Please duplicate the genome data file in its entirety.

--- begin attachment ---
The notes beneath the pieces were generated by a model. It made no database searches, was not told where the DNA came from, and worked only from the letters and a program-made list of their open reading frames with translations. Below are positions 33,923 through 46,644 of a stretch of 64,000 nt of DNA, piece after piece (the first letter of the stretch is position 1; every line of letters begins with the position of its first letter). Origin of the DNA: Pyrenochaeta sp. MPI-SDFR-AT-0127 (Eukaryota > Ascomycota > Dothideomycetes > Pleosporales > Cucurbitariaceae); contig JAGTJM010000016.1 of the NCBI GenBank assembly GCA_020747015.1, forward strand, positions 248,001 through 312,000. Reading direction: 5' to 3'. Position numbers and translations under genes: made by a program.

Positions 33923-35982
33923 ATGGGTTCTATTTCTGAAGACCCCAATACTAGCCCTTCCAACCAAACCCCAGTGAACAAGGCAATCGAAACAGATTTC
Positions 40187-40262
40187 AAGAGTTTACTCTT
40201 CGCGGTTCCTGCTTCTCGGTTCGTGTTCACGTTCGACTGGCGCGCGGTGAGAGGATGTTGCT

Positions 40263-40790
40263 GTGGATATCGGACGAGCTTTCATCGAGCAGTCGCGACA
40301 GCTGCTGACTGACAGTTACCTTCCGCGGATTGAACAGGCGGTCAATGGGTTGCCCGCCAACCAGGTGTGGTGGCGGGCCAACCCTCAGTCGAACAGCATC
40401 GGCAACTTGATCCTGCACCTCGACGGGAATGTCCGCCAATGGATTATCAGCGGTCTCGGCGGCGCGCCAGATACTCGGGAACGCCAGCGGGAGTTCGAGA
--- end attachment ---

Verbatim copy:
The notes beneath the pieces were generated by a model. It made no database searches, was not told where the DNA came from, and worked only from the letters and a program-made list of their open reading frames with translations. Below are positions 33,923 through 46,644 of a stretch of 64,000 nt of DNA, piece after piece (the first letter of the stretch is position 1; every line of letters begins with the position of its first letter). Origin of the DNA: Pyrenochaeta sp. MPI-SDFR-AT-0127 (Eukaryota > Ascomycota > Dothideomycetes > Pleosporales > Cucurbitariaceae); contig JAGTJM010000016.1 of the NCBI GenBank assembly GCA_020747015.1, forward strand, positions 248,001 through 312,000. Reading direction: 5' to 3'. Position numbers and translations under genes: made by a program.

Positions 33923-35982
33923 ATGGGTTCTATTTCTGAAGACCCCAATACTAGCCCTTCCAACCAAACCCCAGTGAACAAGGCAATCGAAACAGATTTC
Positions 40187-40262
40187 AAGAGTTTACTCTT
40201 CGCGGTTCCTGCTTCTCGGTTCGTGTTCACGTTCGACTGGCGCGCGGTGAGAGGATGTTGCT

Positions 40263-40790
40263 GTGGATATCGGACGAGCTTTCATCGAGCAGTCGCGACA
40301 GCTGCTGACTGACAGTTACCTTCCGCGGATTGAACAGGCGGTCAATGGGTTGCCCGCCAACCAGGTGTGGTGGCGGGCCAACCCTCAGTCGAACAGCATC
40401 GGCAACTTGATCCTGCACCTCGACGGGAATGTCCGCCAATGGATTATCAGCGGTCTCGGCGGCGCGCCAGATACTCGGGAACGCCAGCGGGAGTTCGAGA